In a preferred variation, the invention comprises a single cathode from which an arc is struck to three or more anodic "plasma electrodes". It will be appreciated that the term "plasma electrode" is used to describe an electrode consisting of the conducting stream of gas (of plasma jet) which issues from a plasma torch. When used as a plasma electrode, this conducting stream may be caused to transfer current to or from the plasma torch (as in plasma cutting and welding) and thus the plasma electrode represents a continuously replaced gaseous electrode. Its use as anode in the present invention permits the withdrawal of the metallic components away from the hot and corrosive conditions of the main treatment zone, and ensures that the majority of the particles being treated pass through the reaction zone without contacting such components.
Pilot ores initially generated within the plasma torches which enable jets of plasma to be projected therefrom to merge with the plasma column and establish the zone of high enthalpy, are maintained during treatment of the particulate material to minimise the risk of plasma extension. The roots of the internal pilot ores of the main transferred arc are located within the torch in a region purged with inert gas.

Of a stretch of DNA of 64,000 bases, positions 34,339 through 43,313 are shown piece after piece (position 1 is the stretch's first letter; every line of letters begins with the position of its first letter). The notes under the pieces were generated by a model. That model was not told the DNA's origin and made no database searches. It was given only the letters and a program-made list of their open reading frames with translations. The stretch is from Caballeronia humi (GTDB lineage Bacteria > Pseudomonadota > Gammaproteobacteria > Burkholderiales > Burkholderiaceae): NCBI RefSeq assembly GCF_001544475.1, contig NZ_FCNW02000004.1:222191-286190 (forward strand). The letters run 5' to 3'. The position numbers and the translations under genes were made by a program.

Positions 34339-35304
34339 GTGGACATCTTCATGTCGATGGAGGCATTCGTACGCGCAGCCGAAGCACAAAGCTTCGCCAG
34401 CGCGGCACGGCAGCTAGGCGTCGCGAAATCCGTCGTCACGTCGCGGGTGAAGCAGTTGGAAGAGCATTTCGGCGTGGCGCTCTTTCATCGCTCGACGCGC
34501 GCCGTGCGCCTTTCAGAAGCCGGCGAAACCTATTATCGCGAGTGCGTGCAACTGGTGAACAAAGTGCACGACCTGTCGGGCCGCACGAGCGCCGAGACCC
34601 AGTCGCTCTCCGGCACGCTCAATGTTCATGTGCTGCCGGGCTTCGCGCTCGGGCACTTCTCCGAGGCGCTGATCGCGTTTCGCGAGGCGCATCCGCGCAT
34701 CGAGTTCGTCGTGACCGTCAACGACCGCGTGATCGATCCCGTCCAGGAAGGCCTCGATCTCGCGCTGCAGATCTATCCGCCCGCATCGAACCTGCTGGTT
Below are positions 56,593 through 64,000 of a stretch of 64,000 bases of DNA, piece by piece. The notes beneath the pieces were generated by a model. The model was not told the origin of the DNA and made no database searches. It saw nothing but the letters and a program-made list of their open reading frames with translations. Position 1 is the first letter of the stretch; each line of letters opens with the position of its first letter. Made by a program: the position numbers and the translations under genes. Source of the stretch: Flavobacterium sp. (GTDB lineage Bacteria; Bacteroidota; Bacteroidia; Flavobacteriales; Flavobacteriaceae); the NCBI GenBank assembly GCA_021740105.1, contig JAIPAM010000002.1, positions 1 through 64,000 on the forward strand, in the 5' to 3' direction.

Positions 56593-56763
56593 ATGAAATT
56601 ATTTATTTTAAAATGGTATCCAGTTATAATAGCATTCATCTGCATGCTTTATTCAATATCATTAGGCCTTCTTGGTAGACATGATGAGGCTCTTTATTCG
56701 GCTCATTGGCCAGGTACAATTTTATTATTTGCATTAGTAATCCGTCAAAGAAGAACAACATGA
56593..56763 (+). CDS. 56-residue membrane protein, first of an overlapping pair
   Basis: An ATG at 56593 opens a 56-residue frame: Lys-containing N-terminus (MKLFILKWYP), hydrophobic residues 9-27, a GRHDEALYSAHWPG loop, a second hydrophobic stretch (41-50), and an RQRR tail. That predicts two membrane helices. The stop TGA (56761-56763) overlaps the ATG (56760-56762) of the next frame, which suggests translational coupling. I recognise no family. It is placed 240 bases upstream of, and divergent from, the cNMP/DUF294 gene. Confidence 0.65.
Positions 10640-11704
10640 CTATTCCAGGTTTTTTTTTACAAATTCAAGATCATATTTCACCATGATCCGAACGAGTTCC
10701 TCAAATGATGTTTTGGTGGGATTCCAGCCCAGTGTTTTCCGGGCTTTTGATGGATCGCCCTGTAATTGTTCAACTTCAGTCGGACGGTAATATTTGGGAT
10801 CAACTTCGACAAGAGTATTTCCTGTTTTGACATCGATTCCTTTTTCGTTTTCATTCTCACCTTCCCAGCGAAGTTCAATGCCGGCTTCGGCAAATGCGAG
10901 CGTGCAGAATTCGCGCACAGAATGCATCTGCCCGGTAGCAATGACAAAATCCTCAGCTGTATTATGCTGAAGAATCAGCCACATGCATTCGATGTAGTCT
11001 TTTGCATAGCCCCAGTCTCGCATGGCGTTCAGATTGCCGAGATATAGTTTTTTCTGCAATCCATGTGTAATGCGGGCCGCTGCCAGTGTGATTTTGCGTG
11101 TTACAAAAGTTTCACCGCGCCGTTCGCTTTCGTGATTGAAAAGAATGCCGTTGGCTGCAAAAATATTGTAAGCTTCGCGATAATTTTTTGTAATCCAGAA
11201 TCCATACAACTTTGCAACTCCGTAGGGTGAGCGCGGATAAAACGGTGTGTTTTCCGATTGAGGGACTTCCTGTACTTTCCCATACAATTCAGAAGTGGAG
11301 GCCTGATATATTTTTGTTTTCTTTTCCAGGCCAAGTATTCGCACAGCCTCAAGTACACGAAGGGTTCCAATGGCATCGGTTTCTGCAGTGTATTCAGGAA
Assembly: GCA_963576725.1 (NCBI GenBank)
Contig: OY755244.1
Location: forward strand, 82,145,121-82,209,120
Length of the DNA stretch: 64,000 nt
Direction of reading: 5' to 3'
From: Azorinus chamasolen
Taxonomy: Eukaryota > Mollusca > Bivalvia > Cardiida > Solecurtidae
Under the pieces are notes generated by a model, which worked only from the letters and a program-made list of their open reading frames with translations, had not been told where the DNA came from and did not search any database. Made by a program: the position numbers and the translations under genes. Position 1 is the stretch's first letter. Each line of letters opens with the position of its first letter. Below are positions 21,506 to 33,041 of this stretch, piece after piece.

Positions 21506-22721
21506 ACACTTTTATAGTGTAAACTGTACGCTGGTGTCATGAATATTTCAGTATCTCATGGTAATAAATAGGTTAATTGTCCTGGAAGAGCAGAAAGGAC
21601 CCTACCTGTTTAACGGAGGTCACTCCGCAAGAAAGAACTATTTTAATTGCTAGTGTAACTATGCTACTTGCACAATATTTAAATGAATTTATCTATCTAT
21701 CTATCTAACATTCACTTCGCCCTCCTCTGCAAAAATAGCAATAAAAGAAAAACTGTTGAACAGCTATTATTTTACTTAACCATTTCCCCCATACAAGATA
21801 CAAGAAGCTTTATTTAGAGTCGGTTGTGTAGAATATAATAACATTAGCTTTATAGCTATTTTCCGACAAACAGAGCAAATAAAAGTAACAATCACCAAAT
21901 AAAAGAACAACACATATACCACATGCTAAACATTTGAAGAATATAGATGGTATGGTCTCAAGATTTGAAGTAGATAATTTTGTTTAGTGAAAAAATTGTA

The operating characteristics of the assembly may be adjusted in several ways. The size, shape and electrical characteristics of the plasma may be adjusted by movement of the electrodes after initiation of the arc. The nature and flow of gas to the plasma anodes and the sheath gas introduced around the cathode, or cathodes, may also be adjusted. The gas used is normally a gas which will not attack the hot metal in the region of the arc roots, argon or nitrogen being preferred.